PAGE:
At the outset of the June 3 meeting in Assistant United States Attorney Smith's office here in the Courthouse, Mr. Sibley was advised of the government's intention to prosecute him. Mr. Sibley did not make any inquiry concerning immunity. Thus, in the face of absolute knowledge that he would be prosecuted, Mr. Sibley read, corrected, and signed a memorandum memorializing his May 26 statements to Agents Bramley and Graff. At no time during the June 3 meeting did the defendant express surprise over the government's decision to prosecute, nor did he complain that he had been led to believe he would receive immunity. If Mr. Sibley had been induced to believe that he was or would be immunized, he certainly would have made this known at the time Mr. Smith announced the government's decision to prosecute.

 The totality of the circumstances surrounding Mr. Sibley's May 26 and June 3 statements gave no indication that his will was in any way overborne by the government, either by inducement or coercion. Thus, his statements at those meetings meet the test of voluntariness set forth in Rogers v. Richmond, 365 U.S. 534, 81 S. Ct. 735, 5 L. Ed. 2d 760 (1961). Mr. Sibley's May 20 statements to Agents Bramley and Graff were likewise voluntary. However, the defendant made no incriminating statements at the May 20 meeting.

 In many cases, courts have reviewed the promise of the government to call to the attention of the United States Attorney the fact that the defendant has cooperated by giving a statement. Such inducements have consistently been held by the courts as not rendering the resulting statements involuntarily. See United States v. Cone, 354 F.2d 119, 121 (2d Cir. 1965); United States v. Fera, 616 F.2d 590, 594-95 (1st Cir. 1980); United States v. Glasgow, 451 F.2d 557 (9th Cir. 1971); United States v. Frazier, 434 F.2d 994 (5th Cir. 1970).

 In an exhaustive survey of the law of coerced confessions, the Bram Court examined both English and American cases. In almost all of the cases reviewed by the Court in Bram, the defendant whose confession was determined involuntary was in police custody and had been subjected to a "third degree" type of questioning. While Bram has never been overruled, cases such as Miranda v. Arizona, 384 U.S. 436, 86 S. Ct. 1602, 16 L. Ed. 2d 694 (1966), have established requirements concerning the warnings which must be given criminal suspects. As a result, several circuit courts have questioned the complete applicability of Bram to non-custodial questioning.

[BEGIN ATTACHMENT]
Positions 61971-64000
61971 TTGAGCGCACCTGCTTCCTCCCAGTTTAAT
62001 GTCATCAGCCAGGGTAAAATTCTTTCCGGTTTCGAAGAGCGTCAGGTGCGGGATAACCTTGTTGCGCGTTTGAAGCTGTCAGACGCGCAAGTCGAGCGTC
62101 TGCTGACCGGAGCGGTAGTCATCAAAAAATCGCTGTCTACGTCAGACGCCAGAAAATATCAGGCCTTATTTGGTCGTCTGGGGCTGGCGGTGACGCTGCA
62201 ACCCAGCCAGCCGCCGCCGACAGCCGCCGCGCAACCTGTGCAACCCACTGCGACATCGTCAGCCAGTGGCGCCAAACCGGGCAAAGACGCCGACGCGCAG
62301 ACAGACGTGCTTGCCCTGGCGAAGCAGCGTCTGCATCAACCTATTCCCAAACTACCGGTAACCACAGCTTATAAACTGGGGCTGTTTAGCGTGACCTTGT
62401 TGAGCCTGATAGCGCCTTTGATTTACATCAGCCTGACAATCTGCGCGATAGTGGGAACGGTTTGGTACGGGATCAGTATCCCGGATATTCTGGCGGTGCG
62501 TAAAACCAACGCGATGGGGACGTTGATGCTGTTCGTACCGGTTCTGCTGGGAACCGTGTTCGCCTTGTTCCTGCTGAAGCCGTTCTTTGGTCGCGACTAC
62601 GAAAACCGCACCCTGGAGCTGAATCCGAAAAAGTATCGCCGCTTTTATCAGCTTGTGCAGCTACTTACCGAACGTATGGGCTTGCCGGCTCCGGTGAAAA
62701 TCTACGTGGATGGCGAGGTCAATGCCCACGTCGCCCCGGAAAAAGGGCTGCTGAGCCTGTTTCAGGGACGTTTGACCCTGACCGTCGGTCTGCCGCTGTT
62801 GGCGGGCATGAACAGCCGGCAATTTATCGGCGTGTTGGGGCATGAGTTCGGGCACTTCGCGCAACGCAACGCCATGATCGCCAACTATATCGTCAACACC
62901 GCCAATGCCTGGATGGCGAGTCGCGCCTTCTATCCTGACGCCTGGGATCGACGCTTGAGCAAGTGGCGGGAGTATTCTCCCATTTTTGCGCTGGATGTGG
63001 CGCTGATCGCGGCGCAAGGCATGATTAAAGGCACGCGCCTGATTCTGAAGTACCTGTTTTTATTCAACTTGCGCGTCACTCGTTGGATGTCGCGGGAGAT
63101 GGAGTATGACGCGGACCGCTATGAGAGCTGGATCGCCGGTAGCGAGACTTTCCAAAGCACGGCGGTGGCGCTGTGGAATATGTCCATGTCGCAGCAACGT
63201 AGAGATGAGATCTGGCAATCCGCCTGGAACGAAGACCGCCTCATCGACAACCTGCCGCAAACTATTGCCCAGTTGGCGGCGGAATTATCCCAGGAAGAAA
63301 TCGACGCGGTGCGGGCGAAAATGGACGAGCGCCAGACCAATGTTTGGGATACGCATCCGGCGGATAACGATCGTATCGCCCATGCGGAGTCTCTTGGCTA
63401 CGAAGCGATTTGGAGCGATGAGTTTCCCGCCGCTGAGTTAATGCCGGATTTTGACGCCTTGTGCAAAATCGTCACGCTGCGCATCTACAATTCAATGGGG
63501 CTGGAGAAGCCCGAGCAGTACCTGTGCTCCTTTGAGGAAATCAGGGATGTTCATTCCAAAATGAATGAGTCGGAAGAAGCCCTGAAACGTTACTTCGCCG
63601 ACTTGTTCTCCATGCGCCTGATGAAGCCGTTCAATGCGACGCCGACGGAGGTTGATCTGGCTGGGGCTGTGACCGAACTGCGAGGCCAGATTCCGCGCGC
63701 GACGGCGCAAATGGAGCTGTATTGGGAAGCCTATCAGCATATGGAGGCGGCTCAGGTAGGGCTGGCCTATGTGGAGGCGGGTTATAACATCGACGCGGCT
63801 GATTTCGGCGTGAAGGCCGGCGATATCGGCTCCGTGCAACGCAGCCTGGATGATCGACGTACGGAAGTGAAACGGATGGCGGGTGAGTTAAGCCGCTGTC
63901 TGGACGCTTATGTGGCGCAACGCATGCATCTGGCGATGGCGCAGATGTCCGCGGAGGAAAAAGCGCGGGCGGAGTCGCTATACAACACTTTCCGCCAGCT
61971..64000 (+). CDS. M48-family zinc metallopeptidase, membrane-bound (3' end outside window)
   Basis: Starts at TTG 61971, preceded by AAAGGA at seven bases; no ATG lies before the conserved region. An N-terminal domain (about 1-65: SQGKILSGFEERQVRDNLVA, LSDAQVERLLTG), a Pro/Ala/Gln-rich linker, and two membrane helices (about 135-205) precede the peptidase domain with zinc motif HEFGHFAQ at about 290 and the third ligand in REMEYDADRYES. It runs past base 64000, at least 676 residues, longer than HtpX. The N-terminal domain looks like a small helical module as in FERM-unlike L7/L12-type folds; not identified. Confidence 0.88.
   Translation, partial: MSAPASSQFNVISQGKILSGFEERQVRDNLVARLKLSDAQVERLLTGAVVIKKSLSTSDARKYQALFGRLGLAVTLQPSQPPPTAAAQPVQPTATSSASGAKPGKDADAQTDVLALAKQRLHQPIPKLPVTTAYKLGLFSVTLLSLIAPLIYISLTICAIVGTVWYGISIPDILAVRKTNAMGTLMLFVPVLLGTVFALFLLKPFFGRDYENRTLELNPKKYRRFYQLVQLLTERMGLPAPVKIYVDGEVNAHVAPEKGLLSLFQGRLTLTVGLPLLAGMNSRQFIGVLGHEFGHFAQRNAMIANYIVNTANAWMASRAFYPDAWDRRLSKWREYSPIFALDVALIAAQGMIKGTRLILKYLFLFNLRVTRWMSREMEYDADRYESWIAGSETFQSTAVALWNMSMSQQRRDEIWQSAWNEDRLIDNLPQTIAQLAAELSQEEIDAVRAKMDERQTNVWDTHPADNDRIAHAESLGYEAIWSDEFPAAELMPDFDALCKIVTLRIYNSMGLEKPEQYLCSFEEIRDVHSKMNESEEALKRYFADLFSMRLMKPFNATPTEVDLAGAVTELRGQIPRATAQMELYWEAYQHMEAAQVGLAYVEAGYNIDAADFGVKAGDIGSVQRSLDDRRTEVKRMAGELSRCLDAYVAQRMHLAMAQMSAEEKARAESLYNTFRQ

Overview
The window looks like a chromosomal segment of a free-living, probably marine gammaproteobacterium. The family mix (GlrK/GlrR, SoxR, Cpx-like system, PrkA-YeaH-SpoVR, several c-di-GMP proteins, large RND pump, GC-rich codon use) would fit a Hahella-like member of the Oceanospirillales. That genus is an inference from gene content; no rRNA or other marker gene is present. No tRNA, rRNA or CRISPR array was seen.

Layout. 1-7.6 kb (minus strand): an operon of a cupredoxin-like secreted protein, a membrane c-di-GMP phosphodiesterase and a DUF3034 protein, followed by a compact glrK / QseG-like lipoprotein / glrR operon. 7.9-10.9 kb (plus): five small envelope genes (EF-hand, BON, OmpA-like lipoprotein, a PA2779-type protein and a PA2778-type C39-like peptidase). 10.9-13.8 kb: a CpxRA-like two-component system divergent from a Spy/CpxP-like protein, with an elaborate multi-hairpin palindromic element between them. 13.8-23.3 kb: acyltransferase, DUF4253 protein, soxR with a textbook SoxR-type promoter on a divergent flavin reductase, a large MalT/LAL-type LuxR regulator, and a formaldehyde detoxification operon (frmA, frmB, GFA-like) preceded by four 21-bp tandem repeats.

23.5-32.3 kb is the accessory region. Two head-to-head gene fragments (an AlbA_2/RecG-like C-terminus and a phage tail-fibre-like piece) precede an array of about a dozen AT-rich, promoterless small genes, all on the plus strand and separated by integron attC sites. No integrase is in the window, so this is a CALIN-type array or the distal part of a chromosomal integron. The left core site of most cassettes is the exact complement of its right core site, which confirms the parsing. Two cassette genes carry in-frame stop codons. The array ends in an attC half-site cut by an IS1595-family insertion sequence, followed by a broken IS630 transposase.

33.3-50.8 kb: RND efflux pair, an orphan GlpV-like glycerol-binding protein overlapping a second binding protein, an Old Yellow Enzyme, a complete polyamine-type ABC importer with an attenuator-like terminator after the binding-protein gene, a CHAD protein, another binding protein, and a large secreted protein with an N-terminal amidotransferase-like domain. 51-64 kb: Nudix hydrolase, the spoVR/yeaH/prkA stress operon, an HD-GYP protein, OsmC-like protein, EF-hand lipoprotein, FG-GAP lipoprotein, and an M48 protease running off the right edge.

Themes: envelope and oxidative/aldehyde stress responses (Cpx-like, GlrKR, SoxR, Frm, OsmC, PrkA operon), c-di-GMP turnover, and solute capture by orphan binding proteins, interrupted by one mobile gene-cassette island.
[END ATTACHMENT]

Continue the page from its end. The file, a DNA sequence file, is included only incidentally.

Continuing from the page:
In United States v. Reynolds, 532 F.2d 1150 (7th Cir. 1976), the Seventh Circuit noted


It is true that it has been said that any promise, "however slight', which induces a confession renders it involuntary and hence inadmissible. (citing Bram). This is, however, hardly the rule today.

 532 F.2d at 1158. The Court noted that many subsequent decisions had upheld convictions that could arguably be termed slightly induced through promises of consideration in return for cooperation. 532 F.2d at 1158-1160, and that today the test for voluntariness is more correctly based on an examination of the totality of the circumstances surrounding the conviction. 532 F.2d at 1159-60.

 In United States v. Ferrara, 377 F.2d 16 (2d Cir.), cert. denied, 389 U.S. 908, 88 S. Ct. 225, 19 L. Ed. 2d 225 (1967), the Second Circuit stated:


The Bram opinion cites with approval the statement in an English textbook that a confession is not voluntary if "obtained by any direct or implied promises, however slight'. That language has never been applied with the wooden literalness urged upon us by appellant. The Supreme Court has consistently made clear that the test of voluntariness is whether an examination of all the circumstances discloses that the conduct of "law enforcement officials was such as to overbear (the defendant's) will to resist and bring about confession not freely self-determined....'

 377 F.2d at 17, citing Rogers v. Richmond, supra.

 The Fifth and Ninth Circuits have likewise limited the broad language of Bram that any promise, however slight, which induces a confession, renders it involuntary and inadmissible. See, e.g., United States v. Frazier, 434 F.2d 994 (5th Cir. 1970); United States v. Cluchette, 465 F.2d 749, 754 (9th Cir. 1972); United States v. Glasgow, 451 F.2d 557, 558 (9th Cir. 1971).

 Based upon the evidence presented at the hearing, this Court concludes that Mr. Sibley's statements of May 20, May 26, and June 3 were voluntary in all respects. Therefore, for the reasons heretofore set forth, the Court on January 12, 1982 denied defendant's motion to suppress.